The first family of Italian dining in Pittsburgh is indisputably the Tambellinis. From the North Hills to the South Hills, you'll find the name attached to proprietors of a gamut of Italian restaurants, from white-linen tablecloths to checked-paper placemats. Even when the Tambellini name isn't above the door, it's likely to be in the kitchen.
And so it is at Franco's, in a storefront on busy West Liberty Avenue just this side of Mount Lebanon. The owner, Joe D'Amico, is the son of the eponymous Franco, himself a retired restaurateur, and Frances, a Tambellini. And sure enough, second cousin Joe Tambellini dons the toque in the back, preparing dishes with roots in both families, as well as in traditional Italian-American cooking.
The menu emphasizes pasta, veal and seafood, with a dozen or more options for each. Appetizers come hot or cold, and you'll do well if you like seafood and sausage. We both ended up getting the latter, Angelique's atop beans and greens and Jason's over polenta cakes.
His sausage had been flattened and charred on the grill, providing a great textural contrast with the firm polenta; fresh-tasting marinara supplied a bright note, making for a balanced dish that was as big as a dinner entrée. Atop a chunky version of beans and greens, fat, tender, braised hot sausage was a hearty complement to white beans, tender-crunchy pieces of escarole, tomatoes and shredded, melted cheese.
Alongside mix-and-match pasta-and-sauce combinations are a half-dozen specialties, the most intriguing of which is bowtie pasta with salmon in a tomato-cream sauce. The noodles were perfectly al dente, and chunks of tomato in the sauce offered bursts of bright, astringent flavor against the slightly creamy base. But while the bite-sized cubes of salmon were pleasingly firm, they had a strong fishy flavor that overwhelmed the other aspects of the dish.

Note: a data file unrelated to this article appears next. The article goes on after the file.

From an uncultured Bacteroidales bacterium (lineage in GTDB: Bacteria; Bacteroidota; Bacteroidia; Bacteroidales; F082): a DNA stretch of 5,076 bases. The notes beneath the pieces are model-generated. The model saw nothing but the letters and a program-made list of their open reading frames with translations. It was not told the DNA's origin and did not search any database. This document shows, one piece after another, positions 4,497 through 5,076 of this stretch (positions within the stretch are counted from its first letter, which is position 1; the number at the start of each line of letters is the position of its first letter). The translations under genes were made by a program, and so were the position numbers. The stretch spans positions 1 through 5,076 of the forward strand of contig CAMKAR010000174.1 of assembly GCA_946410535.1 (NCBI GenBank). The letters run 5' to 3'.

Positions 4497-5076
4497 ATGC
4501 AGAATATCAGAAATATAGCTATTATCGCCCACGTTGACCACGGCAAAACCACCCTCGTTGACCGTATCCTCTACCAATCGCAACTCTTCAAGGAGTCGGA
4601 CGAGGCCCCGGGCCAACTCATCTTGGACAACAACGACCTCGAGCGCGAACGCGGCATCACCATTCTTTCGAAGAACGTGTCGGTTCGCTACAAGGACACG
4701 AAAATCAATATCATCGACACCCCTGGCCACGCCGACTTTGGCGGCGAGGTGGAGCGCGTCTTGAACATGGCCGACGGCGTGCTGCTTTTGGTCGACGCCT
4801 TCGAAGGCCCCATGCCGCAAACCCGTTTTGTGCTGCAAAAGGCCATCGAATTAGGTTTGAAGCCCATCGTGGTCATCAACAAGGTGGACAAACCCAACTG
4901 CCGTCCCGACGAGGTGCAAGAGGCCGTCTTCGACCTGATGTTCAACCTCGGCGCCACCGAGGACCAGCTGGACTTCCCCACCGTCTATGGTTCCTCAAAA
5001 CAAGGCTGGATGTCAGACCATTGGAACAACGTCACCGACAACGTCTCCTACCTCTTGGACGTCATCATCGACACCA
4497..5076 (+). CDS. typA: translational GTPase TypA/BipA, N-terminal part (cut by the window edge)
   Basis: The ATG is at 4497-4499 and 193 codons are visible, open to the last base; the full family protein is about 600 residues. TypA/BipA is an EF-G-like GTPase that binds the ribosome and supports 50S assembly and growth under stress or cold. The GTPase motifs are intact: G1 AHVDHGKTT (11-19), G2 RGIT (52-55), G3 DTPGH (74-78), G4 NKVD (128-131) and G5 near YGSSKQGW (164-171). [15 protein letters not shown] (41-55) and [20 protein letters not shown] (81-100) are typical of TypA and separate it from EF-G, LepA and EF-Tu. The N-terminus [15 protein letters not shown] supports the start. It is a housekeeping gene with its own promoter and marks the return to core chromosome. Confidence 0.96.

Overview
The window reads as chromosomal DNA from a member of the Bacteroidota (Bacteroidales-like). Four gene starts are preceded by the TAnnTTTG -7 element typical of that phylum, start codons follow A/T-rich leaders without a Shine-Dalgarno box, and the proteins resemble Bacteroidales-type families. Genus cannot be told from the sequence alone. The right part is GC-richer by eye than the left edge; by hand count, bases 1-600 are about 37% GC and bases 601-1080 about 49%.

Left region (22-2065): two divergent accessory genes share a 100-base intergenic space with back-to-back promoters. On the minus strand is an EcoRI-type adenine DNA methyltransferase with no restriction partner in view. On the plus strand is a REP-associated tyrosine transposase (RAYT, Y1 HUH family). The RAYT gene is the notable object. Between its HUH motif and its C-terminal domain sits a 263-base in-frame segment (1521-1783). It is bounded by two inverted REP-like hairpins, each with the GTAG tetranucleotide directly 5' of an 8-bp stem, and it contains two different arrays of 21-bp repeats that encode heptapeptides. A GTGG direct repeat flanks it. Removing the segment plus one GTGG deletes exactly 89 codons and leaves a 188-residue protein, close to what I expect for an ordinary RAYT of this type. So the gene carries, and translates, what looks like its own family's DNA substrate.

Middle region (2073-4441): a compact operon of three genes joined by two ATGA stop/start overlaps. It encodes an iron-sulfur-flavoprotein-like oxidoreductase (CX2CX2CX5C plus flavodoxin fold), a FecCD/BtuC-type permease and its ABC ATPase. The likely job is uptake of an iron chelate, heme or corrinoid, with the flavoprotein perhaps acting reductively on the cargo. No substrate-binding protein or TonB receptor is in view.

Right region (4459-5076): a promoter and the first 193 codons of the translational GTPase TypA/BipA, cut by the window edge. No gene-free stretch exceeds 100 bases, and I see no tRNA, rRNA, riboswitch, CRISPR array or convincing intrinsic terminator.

Jason was perusing the meatier portions of the menu when our server told us of the Parmesan-crusted pork-chop special. We think he ordered it before she finished the word "chop." It turned out to be a great call. The chop was thick, beautifully medium rare as ordered, and moist. Grill marks on the bottom emphasized the benefits of fire, while a broiler-crisp coating of Parmesan cheese on top provided a strong, but not overwhelming, nutty flavor. The accompanying gnocchi, not made in-house, were sadly gummy, but the side order of mashed potatoes was spectacularly smooth and buttery.
Angelique could not resist another special dish, one of her favorites, lobster ravioli. Unfortunately, the moistness of the filling was not up to her standards, and the ravioli seemed less like delicacies in and of themselves than a substrate for the enormous shrimp and scallops which accompanied them. The scallops, especially, were superb, succulent inside and crisped on the outside.
We found much to enjoy in our visit to Franco's: a well-considered menu, a neighborhoody but not wholly informal atmosphere, and excellent appetizers. After the first course cleared, however, none of our dishes was an unqualified success. With an impeccable pedigree and a core of sound dishes, Franco's may be able to achieve more.